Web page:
Should Africa bring back the Europeans? (Part 2)

Africa Image Africa might be rising but the benefit of this development is accruing to only a few hands

Sat, 24 Jun 2017 Source: Kwadwo Agyapong Antwi


The 21st century dawned with its own opportunities and challenges for the continent. Boosted mainly by commodity price surges and a more stable political environment, there was a general sense that the continent was finally beginning to rise economically. The story of this most blessed continent is surely not ending in doom and gloom you’d say?

Well, let’s look at the available statistics. With fertility rate higher than anywhere else in the world, Africa’s current population of 1.2 billion is set to double to some 2.4 billion by 2050 – the socio-economic implications of this surge deserves its own article. As at 2012, over 500 million people, almost half of Africa’s population, were living under the poverty line. About one-third of Africans are undernourished. One in 16 women dies during childbirth, for some perspective, only one in 4000 is likely to die in the developed world. More than 3000 children die a day from malaria related illnesses.

Africa accounts for about 90% of all malaria deaths globally - Europe has since eradicated malaria across their continent. As at 2013, about 12.5 million Africans were internally displaced. In 2015, the GDP of the whole Sub-Saharan Africa was $1.5tn; that of Germany was $3.4tn. Africa imports some $50bn worth of food annually – 70% of citizens are farmers….

These statistics paint a very horrendous picture but, the good news is, we have also made some significant strides in other areas including; reduction in infant mortality, increase in primary school enrollment rates and election of people with bigger bellies.

However, much of the progress has been painfully slow and simply unsustainable – except the last one of course. Unfortunately, the little progress the continent has made leads some in the international community to paint a picture of a rising continent which simply does not reflect events on the ground. For a significant part of the population, the purported rise of Africa is merely a mirage.

Africa might be rising but the benefit of this development is accruing to only a few hands – the corrupt politician and their crooked local and foreign business people, who are only interested in plundering the wealth of the continent without any incentive in given back to the larger society.

An estimated 25% of Africa’s GDP is lost to corruption each year! Many of our people live and work in horrid environments for years without the ability to provide better opportunities for their children.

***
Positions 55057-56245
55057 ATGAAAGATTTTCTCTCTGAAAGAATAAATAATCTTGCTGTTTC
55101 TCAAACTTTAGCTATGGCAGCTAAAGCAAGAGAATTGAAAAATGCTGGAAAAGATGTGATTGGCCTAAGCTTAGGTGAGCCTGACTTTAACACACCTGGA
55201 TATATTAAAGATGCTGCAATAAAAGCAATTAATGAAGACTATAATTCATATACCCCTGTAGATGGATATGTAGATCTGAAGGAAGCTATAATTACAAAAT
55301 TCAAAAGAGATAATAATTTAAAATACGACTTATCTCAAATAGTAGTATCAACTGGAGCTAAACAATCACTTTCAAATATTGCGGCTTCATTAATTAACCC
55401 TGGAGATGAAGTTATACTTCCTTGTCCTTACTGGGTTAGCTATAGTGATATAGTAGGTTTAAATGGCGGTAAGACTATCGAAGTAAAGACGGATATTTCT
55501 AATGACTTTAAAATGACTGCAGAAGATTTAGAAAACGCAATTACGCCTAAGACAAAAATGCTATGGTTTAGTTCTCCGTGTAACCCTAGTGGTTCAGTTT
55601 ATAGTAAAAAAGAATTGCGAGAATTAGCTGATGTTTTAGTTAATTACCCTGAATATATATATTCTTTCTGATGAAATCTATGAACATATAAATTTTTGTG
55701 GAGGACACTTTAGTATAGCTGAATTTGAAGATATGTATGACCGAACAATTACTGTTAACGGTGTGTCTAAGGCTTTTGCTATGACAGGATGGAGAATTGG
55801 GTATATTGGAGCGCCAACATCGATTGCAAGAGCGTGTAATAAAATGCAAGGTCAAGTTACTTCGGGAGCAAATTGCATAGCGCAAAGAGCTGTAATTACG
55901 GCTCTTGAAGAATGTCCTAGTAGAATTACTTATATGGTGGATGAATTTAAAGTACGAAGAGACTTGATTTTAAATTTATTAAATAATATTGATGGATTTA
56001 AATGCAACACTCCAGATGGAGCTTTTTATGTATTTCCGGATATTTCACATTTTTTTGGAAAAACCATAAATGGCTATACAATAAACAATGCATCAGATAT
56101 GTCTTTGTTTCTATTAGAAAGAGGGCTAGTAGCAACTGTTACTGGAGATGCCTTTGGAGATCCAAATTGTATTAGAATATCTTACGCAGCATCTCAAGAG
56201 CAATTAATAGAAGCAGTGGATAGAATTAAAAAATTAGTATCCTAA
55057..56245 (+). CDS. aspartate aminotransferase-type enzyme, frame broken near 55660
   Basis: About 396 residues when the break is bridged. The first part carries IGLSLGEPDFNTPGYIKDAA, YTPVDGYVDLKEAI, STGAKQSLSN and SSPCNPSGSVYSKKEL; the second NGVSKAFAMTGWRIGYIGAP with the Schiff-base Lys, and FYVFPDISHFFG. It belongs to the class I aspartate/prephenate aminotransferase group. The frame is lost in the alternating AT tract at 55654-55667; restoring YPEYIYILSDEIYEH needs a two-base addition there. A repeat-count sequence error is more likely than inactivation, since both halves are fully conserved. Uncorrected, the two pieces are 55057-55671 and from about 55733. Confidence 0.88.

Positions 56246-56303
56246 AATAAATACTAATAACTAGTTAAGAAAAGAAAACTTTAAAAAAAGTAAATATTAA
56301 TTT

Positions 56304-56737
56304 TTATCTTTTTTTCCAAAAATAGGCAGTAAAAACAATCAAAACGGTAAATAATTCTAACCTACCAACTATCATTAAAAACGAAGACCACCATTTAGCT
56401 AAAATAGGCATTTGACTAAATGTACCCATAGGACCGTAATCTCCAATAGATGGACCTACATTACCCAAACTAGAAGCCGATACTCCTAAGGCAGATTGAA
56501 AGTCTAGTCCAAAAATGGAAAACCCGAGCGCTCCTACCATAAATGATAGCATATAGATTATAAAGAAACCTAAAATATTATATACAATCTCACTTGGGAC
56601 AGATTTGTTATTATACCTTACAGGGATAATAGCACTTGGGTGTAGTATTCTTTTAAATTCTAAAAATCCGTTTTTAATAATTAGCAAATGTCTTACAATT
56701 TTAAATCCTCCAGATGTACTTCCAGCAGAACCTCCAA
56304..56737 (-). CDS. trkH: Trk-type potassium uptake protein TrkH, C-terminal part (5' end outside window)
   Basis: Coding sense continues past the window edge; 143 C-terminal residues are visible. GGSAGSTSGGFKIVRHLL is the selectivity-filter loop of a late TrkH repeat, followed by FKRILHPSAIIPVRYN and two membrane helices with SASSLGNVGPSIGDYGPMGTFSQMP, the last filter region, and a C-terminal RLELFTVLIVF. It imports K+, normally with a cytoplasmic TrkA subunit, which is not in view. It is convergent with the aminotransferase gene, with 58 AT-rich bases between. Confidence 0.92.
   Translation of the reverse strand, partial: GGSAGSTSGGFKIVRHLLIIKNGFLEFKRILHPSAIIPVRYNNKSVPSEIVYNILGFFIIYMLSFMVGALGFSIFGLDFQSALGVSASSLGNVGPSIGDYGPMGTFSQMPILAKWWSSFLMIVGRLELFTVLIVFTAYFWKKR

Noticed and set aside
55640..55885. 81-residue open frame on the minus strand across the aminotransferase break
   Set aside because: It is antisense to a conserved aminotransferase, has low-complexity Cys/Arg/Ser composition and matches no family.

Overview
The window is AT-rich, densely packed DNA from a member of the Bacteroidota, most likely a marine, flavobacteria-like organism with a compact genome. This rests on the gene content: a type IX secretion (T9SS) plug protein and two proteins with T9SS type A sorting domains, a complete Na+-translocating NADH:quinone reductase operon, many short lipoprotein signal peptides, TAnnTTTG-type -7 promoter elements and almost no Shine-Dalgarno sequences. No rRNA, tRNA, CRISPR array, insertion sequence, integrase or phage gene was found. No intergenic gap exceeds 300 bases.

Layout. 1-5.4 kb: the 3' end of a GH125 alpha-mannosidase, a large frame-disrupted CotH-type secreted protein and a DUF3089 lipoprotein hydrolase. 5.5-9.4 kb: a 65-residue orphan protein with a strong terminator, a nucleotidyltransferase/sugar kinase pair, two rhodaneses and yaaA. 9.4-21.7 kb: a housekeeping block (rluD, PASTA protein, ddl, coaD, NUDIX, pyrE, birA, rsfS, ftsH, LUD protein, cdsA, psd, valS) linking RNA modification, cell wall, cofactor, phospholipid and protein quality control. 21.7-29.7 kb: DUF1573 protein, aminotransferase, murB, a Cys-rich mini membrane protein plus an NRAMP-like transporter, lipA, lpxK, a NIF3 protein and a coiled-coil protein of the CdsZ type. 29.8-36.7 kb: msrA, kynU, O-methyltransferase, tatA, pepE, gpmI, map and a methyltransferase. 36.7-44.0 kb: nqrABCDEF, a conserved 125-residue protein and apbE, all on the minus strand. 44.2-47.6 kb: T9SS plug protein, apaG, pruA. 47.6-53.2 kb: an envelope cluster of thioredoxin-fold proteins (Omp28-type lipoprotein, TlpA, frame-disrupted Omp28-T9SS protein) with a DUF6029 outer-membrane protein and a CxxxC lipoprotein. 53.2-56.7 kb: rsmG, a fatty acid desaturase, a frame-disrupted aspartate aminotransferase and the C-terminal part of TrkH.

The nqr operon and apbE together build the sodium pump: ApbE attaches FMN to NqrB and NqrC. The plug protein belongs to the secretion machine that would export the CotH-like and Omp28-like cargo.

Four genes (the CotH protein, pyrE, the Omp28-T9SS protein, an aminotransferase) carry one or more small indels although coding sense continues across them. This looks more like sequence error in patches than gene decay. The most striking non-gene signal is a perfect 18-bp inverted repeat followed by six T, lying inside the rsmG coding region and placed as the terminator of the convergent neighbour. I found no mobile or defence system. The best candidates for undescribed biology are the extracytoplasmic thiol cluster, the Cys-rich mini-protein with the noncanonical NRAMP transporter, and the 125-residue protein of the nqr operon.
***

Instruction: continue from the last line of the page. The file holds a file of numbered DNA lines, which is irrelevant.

It is essential for anyone still living under the illusion of a rising Africa to understand that there are actually two Africa’s – the Africa the majority of the population know and the Africa the few economic elite would like to portray to the international media. It is essential for such a person to look beyond the few plush neighborhoods on ‘main city’ to the squalor of ‘inner city’. Remember Africa is a land of contradictions. It can also be a land of deception.


Africans are optimistic people. We are survivors and would thrive under almost any circumstance. This is both our protection and foundation of our tragedy.

The continent’s experiment with democracy has unfortunately morphed into a form of politics that puts party before country. We have managed to drag politics through the mud so badly that the best people are not expected to participate in the so called ‘dirty game of politics’ – forget about the fact that this ‘game’ has the destiny of over a billion people at stake! Fact is, unless there is some radical change, our quest for development will continue to elude us.

Now, I am no expert in developmental economics but, after this tirade, I feel it’s only fair that I make a proposal to alter this decades- old hiatus. So this is my modest proposal – let’s run the executive arm of our governments like how the biggest international companies are run- like one big corporation.

Instead of electing a president and members of parliament along party lines, let’s employ an expert, without consideration for nationality, colour or creed to run the affairs of government. This person should be given the power to appoint competent people, in consultation with ‘civil society’. This ‘civil society’ should be ‘independently elected representatives’ whose role will essentially be to set performance indicators and monitor progress.

Now, before you give that look of bewilderment and start analyzing my mental state, ask yourself whether you would rather your services are governed by a competent ‘green person’ who is capable of delivering positive results or a ‘’pink person’’ who does not, just because you happen to be pink? I believe such a system will definitely disrupt the existing inefficient order and ensure an all-inclusive governance that harnesses the potential of all citizens, without regard to party, religious or tribal affiliations.

Do I believe this is the best strategy to restore Africa’s glory and achieve socio-economic progress for all her people? Far from it! I only think it would be an interesting alternative experiment to our quest for development, especially when all the ones we have experimented with have failed us for years. What do you think?

Columnist: Kwadwo Agyapong Antwi